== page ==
Saturday, December 1, 2018

Chemical Finishes - Bleaching
Art Resource

Marie-Therese Wisniowski

This is the eighty-third post in the "Art Resource" series, specifically aimed to construct an appropriate knowledge base in order to develop an artistic voice in ArtCloth.

Other posts in this series are:
Glossary of Cultural and Architectural Terms
Units Used in Dyeing and Printing of Fabrics
Occupational, Health & Safety
A Brief History of Color
The Nature of Color
Psychology of Color
Color Schemes
The Naming of Colors
The Munsell Color Classification System
Methuen Color Index and Classification System
The CIE System
Pantone - A Modern Color Classification System
Optical Properties of Fiber Materials
General Properties of Fiber Polymers and Fibers - Part I
General Properties of Fiber Polymers and Fibers - Part II
General Properties of Fiber Polymers and Fibers - Part III
General Properties of Fiber Polymers and Fibers - Part IV
General Properties of Fiber Polymers and Fibers - Part V
Protein Fibers - Wool
Protein Fibers - Speciality Hair Fibers
Protein Fibers - Silk
Protein Fibers - Wool versus Silk
Timelines of Fabrics, Dyes and Other Stuff
Cellulosic Fibers (Natural) - Cotton
Cellulosic Fibers (Natural) - Linen
Other Natural Cellulosic Fibers
General Overview of Man-Made Fibers
Man-Made Cellulosic Fibers - Viscose
Man-Made Cellulosic Fibers - Esters
Man-Made Synthetic Fibers - Nylon
Man-Made Synthetic Fibers - Polyester
Man-Made Synthetic Fibers - Acrylic and Modacrylic
Man-Made Synthetic Fibers - Olefins
Man-Made Synthetic Fibers - Elastomers
Man-Made Synthetic Fibers - Mineral Fibers
Man Made Fibers - Other Textile Fibers
Fiber Blends
From Fiber to Yarn: Overview - Part I
From Fiber to Yarn: Overview - Part II
Melt-Spun Fibers
Characteristics of Filament Yarn
Yarn Classification
Direct Spun Yarns
Textured Filament Yarns
Fabric Construction - Felt
Fabric Construction - Nonwoven fabrics
A Fashion Data Base
Fabric Construction - Leather
Fabric Construction - Films
Glossary of Colors, Dyes, Inks, Pigments and Resins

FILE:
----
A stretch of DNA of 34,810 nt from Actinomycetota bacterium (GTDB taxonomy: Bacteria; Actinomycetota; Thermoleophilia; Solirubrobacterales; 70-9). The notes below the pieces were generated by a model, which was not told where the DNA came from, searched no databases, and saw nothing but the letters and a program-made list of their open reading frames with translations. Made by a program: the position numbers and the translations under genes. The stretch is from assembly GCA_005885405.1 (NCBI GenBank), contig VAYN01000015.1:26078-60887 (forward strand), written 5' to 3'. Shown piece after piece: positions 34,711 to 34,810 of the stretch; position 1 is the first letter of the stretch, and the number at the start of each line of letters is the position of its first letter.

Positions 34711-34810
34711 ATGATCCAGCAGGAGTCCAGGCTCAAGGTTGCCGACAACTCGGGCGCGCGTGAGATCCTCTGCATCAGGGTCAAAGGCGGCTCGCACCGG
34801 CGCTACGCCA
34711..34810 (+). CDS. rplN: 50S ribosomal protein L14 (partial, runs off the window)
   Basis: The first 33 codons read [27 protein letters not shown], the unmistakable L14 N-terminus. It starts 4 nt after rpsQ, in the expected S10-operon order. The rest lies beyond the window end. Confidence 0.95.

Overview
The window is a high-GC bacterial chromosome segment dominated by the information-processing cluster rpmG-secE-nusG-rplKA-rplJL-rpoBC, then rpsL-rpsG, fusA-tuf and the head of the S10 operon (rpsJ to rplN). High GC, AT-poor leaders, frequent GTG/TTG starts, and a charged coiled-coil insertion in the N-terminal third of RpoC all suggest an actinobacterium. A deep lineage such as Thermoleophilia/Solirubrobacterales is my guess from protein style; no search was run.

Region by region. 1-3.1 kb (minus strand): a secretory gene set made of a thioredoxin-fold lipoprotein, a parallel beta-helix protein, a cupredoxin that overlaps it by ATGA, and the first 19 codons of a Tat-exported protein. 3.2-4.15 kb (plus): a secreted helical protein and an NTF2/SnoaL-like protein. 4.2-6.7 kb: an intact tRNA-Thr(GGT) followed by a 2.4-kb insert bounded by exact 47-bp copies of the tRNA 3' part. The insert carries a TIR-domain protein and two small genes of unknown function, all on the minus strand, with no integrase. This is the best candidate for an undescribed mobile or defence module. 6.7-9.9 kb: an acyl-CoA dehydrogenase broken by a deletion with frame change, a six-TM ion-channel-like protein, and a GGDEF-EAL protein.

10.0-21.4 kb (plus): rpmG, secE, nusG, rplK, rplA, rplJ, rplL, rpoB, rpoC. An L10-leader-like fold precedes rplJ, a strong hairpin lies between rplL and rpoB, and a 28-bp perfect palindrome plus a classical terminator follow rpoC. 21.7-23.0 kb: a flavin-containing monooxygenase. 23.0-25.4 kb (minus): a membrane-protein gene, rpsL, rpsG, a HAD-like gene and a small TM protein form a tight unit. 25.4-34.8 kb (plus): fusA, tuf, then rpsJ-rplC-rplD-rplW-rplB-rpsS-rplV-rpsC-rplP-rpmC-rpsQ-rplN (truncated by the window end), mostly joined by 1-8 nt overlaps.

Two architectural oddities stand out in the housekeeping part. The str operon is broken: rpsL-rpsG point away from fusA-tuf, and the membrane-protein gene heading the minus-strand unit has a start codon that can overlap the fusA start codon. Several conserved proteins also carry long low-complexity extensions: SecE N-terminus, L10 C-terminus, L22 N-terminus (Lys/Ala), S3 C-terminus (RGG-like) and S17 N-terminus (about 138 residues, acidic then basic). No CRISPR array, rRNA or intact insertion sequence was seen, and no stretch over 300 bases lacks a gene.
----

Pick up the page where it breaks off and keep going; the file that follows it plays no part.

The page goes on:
Fabric Construction – Foams and Poromeric Material
Glossary of Fabrics, Fibers, Finishes, Garments and Yarns
Weaving and the Loom
Similarities and Differences in Woven Fabrics
The Three Basic Weaves - Plain Weave (Part I)
The Three Basic Weaves - Plain Weave (Part II)
The Three Basic Weaves - Twill Weave
The Three Basic Weaves - Satin Weave
Figured Weaves - Leno Weave
Figured Weaves – Piqué Weave
Figured Fabrics
Glossary of Art, Artists, Art Motifs and Art Movements
Crêpe Fabrics
Crêpe Effect Fabrics
Pile Fabrics - General
Woven Pile Fabrics
Chenille Yarn and Tufted Pile Fabrics
Knit-Pile Fabrics
Flocked Pile Fabrics and Other Pile Construction Processes
Glossary of Paper, Photography, Printing, Prints and Publication Terms
Napped Fabrics – Part I
Napped Fabrics – Part II
Double Cloth
Multicomponent Fabrics
Knit-Sew or Stitch Through Fabrics
Finishes - Overview
Finishes - Initial Fabric Cleaning
Mechanical Finishes - Part I
Mechanical Finishes - Part II
Additive Finishes
Chemical Finishes - Bleaching
Glossary of Scientific Terms
Chemical Finishes - Acid Finishes
Finishes: Mercerization
Finishes: Waterproof and Water-Repellent Fabrics
Finishes: Flame-Proofed Fabrics
Finishes to Prevent Attack by Insects and Micro-Organisms
Other Finishes
Shrinkage - Part I
Shrinkage - Part II